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For 50 years, a commitment to extreme dedication

He has spent the past 50 years fighting fires across Halifax County. 

On Thursday South Boston Fire Department members recognized James Young of South Boston for volunteering a half-century of service to the local fire department. 

South Boston Fire Department Assistant Fire Chief Dwight Spangler said Young was supposed to be recognized for his service at their annual awards ceremony in December, but because Young was “under the weather” he was unable to attend.

Spangler presented Young with a plaque and his 50 years of service pen recognizing his extreme dedication to serving his community. 

On behalf of the board of directors, firefighter Barry Anderson presented Young with a resolution honoring and commending him for his 50 years of service.  

Young began his journey as a firefighter in 1964 at the age of 24. It was somewhere around April 24, Young recalled. 

Shortly before that he had moved to Halifax from Roxboro, N.C., and needed a place to stay. After speaking with a friend about his situation, Young was taken to the firehouse.

“After I got into it I just got interested in it and stayed on in it,” said Young. 

 He found a place to stay in the old firehouse above the treasurer’s office where sleeping quarters were available with limited beds, similar to some firehouses today. 

The men who stayed in these quarters were known as housemen who would sweep and keep the place in top condition, especially on cleaning day, Sunday. 

“But, I didn’t do much sweeping because I was working at Plywood,” said Young. 

He drove a forklift for U.S. Plywood about 12 hours a day, seven days a week, making about $200 to $260 every two weeks. As a houseman for the firemen, he received about $15 a month. 

“You had to buy what you eat, and you furnished your clothes, but they furnished your dress uniform,” said Young. 

Shortly after joining, Young took a pump class to learn to operate the company’s pump truck. The fire department then offered him a full-time position, but he said he couldn’t take it because of his job running the forklift. 

Instead, he joined the 30 to 40 other volunteers offering their services, a number much greater than the number of volunteers today. 

Two years later in 1966, Young married his wife, Jolene. 

South Boston Fire Chief Steve Phillips pointed out when someone makes a commitment to a fire department like Young has done, it is definitely a sacrifice.

“A lot of their family time is taken away from them. Fire doesn’t take a vacation,” added Phillips.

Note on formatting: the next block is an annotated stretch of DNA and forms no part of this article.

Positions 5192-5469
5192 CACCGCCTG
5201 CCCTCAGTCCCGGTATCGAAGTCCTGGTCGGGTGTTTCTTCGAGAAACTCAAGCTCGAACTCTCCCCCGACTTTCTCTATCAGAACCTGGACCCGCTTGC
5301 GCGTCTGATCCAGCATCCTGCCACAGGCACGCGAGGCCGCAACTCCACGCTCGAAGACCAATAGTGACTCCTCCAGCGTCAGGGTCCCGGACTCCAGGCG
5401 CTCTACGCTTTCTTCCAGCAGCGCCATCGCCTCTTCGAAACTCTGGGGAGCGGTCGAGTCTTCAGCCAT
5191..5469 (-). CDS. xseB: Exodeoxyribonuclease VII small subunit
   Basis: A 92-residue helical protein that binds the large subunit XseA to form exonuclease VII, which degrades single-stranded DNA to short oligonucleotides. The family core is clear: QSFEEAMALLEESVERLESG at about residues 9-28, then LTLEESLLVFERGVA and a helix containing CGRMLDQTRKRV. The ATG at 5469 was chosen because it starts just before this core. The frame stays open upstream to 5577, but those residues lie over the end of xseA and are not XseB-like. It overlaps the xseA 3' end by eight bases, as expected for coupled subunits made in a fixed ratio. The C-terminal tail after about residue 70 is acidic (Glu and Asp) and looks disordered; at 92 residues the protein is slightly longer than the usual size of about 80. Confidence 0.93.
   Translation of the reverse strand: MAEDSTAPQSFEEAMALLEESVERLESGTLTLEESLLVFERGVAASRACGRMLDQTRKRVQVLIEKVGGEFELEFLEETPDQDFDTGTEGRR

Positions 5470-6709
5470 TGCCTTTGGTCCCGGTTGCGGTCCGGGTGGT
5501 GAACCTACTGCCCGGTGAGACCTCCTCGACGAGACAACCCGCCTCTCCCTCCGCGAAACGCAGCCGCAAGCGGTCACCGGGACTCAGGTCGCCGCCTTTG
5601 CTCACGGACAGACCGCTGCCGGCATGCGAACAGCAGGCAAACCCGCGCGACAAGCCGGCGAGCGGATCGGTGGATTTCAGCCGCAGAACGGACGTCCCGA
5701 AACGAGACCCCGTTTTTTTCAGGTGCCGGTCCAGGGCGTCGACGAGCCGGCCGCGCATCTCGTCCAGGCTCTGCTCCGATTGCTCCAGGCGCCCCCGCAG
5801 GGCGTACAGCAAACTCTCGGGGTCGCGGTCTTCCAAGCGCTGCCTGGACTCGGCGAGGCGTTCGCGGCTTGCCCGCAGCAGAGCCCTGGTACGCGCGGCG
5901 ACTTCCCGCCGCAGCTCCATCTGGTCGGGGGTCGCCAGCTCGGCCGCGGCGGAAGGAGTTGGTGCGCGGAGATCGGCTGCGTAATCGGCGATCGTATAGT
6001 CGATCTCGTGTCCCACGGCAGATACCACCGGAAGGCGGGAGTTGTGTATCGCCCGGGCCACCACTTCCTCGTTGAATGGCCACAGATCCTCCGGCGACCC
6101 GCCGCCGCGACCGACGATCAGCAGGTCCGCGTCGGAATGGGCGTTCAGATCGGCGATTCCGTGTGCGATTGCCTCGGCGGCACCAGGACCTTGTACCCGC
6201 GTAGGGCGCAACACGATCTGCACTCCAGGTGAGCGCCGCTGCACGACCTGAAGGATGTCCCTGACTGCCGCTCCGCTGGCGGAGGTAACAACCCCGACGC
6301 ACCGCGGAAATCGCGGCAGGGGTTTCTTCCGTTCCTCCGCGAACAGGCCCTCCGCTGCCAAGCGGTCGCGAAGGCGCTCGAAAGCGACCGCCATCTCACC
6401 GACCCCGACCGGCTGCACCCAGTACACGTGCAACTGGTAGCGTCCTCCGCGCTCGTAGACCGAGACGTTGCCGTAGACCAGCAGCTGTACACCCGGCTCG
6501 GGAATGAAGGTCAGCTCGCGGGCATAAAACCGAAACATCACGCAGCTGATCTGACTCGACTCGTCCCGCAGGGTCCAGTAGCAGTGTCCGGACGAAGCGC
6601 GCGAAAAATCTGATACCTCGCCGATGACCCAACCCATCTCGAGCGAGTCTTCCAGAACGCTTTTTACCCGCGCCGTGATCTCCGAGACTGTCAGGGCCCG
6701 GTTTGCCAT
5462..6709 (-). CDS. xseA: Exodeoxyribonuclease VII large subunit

Young agreed and explained that once he became married, he no longer worked as a houseman. 

In 1967, he began working for the Town of South Boston as the equipment operator, but as Young put it, he was their “handy man.” 

“I did a little bit of everything,” said Young who stuck with the town for 33 and a half years. 

For the last 10 of those, he served as the town’s cemetery foreman. 

He continued fighting fires and recalls witnessing the biggest one yet, the fire at Roses in 1976. 

Many remember this fire as being the big blaze downtown where everyone around the county showed up to help remove everything from the Roses store, and most who weren’t there could see the blaze “20 to 30 miles away.”

“Everyone was scared the whole block was going to burn up,” said Phillips who had not joined the fire department at that time but was around to help. 

Young recalls it being two days after Christmas and “every fire department in the county was there.

“Either you were spraying water or moving stuff up to the corner,” said Young who was doing both, “all night and all day.” 

The fire was contained that day, and only the Roses building sustained damage. 

“I remember Catos, (that was next door,) had what you call a true firewall. That’s what saved the block from burning. It stopped it from spreading,” said Phillips. 

When Young wasn’t fighting fires with his fellow firemen, he remembers raising money for the department just as firemen do today. The men would stand outside stores selling raffle tickets to raffle off a shotgun, or they would sell stew, said Young.

In his 50 years of service, Young has served as secretary, second lieutenant of Company 2 and as sergeant-at-arms on the board of directors. 

As of Thursday, Young had not retired from working with the fire department but is an associate member rather than a volunteer. 

The fire chief explained the difference: an associate member is not required to attend as many events as an active member. 

Even though Young said he isn’t able to do as much as he used to, he said, “I’ll stay in it if they let me.” 

Spangler quickly added, “As long as you want to stay with us, we are happy to have you.”